The change to R&E expense amortization would likely be applied on a cutoff basis, with no adjustment required under Section 481(a) for R&E expenditures paid or incurred in tax years beginning before January 1, 2022. However, no guidance currently exists on whether or not taxpayers will need to file Form 3115 for the change.
Impact to Financial Statements and Tax Provisions
In addition to the loss of current deductions, the R&E amortization requirement has potential for significant impact on the broader tax profile for certain taxpayers. This broader impact would also flow to a company’s 2022 financial statements and tax provision calculations.
The additional areas of relevance include:
- Section 250 Foreign Derived Intangible Income (FDII) deduction. FDII benefits may increase upon an increase in taxable income. Consequently, deduction-eligible income and foreign-derived deduction-eligible income also increases as a result of capitalized R&E expenditures.
- Section 250 Global Intangible Low-Taxed Income (GILTI) calculation. With foreign-based R&E expenses now required to be capitalized and amortized over 15 years, the amount of tested income in the applicable GILTI calculations may be significantly impacted as well.
- Section 163(j). Increased taxable income resulting from the amortization of R&E expenditures may increase allowable business interest expense under Section 163(j) in a given year.
- Section 861 allocations. Provisions involving the allocation of R&E expenditures, including FDII, GILTI and the foreign tax credit, should ensure that all expenses identified as Section 174 amounts are allocated in accordance with the rules provided under Treas. Reg. Section 1.861-17.
Estimated Tax Payments
In spite of the uncertainty around R&E amortization, some taxpayers are still required by IRC Section 6655 to make four quarterly estimated tax payments that would cover the current year’s income tax liability.
With substantially reduced R&E deductions, certain taxpayers face the distinct possibility of having taxable income. Since the TCJA provisions are now effective law, this would create the need to estimate the full impact on total tax due in all areas, including federal, state, and any applicable international provisions.
Options in Determining Quarterly Estimated Tax Payments
C Corporation taxpayers have the following options available in determining quarterly estimated tax payments:
- Determine 100% of the tax shown on the return for the taxable year
- Annualize based on available current year income and expenses incurred
- Use prior tax year’s total income tax amount as the estimate—this option is only available to large companies for the purpose of calculating Q1 estimated payment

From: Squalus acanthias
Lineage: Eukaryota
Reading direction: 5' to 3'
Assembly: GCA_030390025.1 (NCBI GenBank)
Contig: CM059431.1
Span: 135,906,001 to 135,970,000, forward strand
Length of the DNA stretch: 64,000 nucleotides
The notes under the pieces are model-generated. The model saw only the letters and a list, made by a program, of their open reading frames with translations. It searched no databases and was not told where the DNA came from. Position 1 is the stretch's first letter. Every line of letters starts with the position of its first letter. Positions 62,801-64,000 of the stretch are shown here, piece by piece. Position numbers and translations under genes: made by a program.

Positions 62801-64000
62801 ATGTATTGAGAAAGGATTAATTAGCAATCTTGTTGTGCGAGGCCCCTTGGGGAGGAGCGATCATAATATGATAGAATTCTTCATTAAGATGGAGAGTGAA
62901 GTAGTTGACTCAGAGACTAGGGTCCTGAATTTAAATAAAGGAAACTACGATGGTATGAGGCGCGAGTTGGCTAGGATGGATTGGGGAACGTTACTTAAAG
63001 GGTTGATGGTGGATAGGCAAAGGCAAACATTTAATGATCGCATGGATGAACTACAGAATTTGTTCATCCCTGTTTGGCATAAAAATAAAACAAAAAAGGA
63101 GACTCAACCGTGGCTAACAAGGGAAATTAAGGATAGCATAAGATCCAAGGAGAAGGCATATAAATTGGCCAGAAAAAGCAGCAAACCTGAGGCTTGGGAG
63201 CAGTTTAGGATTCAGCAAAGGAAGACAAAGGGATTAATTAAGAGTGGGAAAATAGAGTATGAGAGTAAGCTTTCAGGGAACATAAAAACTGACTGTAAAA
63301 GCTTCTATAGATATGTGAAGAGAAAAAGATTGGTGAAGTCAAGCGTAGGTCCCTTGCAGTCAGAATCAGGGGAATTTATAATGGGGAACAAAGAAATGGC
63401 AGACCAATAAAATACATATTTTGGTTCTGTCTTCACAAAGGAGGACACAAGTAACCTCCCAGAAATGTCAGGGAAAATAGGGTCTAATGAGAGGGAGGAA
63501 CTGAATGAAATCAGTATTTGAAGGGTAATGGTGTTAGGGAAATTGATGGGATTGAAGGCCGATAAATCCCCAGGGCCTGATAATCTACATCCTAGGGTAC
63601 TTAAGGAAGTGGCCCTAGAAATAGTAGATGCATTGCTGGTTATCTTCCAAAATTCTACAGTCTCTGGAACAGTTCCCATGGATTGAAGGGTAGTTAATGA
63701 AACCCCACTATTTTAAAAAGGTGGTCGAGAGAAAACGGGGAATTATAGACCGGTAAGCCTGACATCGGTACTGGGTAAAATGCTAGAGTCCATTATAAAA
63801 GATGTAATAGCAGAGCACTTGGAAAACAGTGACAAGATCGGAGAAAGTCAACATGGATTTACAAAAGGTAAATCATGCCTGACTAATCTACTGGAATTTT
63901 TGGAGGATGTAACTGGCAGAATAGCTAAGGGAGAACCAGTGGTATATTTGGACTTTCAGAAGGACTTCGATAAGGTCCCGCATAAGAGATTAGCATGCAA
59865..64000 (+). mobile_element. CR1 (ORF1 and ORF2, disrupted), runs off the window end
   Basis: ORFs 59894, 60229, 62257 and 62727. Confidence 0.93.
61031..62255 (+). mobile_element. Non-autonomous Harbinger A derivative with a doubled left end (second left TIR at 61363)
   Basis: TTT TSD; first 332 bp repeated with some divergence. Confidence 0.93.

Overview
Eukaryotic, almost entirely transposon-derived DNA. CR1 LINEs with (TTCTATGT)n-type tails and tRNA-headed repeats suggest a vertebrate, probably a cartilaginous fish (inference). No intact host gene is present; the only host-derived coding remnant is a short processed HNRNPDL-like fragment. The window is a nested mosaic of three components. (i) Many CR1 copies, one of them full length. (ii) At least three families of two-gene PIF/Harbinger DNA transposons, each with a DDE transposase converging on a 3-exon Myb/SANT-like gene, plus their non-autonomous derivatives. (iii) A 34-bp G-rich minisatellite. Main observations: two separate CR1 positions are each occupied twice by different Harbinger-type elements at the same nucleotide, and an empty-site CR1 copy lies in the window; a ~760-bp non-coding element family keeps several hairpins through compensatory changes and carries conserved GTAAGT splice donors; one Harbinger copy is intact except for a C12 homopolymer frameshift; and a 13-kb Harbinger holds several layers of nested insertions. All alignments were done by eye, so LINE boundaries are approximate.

While the first option is extremely difficult to calculate at such an early stage, and the third option is only available to certain taxpayers in specified quarters, TCJA creates a significant challenge for corporate taxpayers to determine an appropriate estimated tax payment.
If a taxpayer has a short taxable year that ends in 2022, prior to any possible legislative resolution to the issues noted above, taxpayers could face the need to prepare the short tax year return with the TCJA impact included in the returns.
The above points pertain to C Corporation taxpayers. However, owners of passthrough entities with R&E expenses should also consider the Section 174 amortization impact on their personal estimated tax payments as well.
Example of TCJA Tax Impact to Industries
The following is an example of how industries may be impacted by the TCJA provision.
Company X is a calendar year C corporation taxpayer, with substantial prior year net operating losses. Company X develops therapeutics, with numerous ongoing clinical programs. Company X has historically utilized IRC Section 174 to currently deduct its R&E expenses. In 2021, Company X offset revenue earned from a significant collaboration agreement, the payments for which are received on January 1 of each year, resulting in another taxable loss for 2021.
In 2022, TCJA takes effect, Company X is no longer able to fully deduct its R&E expenses, and instead these expenses are amortized over a period determined by the location of where the services are provided. Here, Company X has only US-based R&E expenses, thus a five year amortization period is applicable. Assuming R&E expenses remain constant from 2021 to 2022, and because the change in method is done on a half-year convention, the resulting 2022 deduction is roughly 1/10 of the 2021 R&E tax deduction amount.
The collaboration revenue payment is received and recognized on January 1, 2022. Without sufficient deductible expenses, Company X is now taxable as a result of the receipt of the January 1 collaboration payment.
Company X should initiate estimated tax payments for Q1 2022, which would be due April 18, 2022.
While the TCJA R&E tax provisions are currently effective, there’s still a possibility of delay or outright repeal of the new requirements.
Since becoming effective after December 31, 2021, lawmakers continue to consider potential legislation that could postpone or even repeal the R&E expense amortization rules.
As of April 2022, there are bills in both the Senate and House of Representatives under consideration that would delay the R&E amortization rule anywhere from two to four years, or even repeal the provision outright.
Actual passage of these measures is uncertain; and as a result, the same can be said for the timing in which taxpayers would receive such relief.
As noted, taxpayers should prepare for reduced R&E tax deductions and the resulting impact to taxable income, beginning with estimated tax payments for Q1 2022.
We’re Here to Help
For guidance in understanding the impact of the TCJA provision on your organization and how you can capitalize your R&E expenses, contact your Moss Adams professional.
You can also visit our R&D Tax Credit Services or our Tax Credit & Incentive Services for additional resources.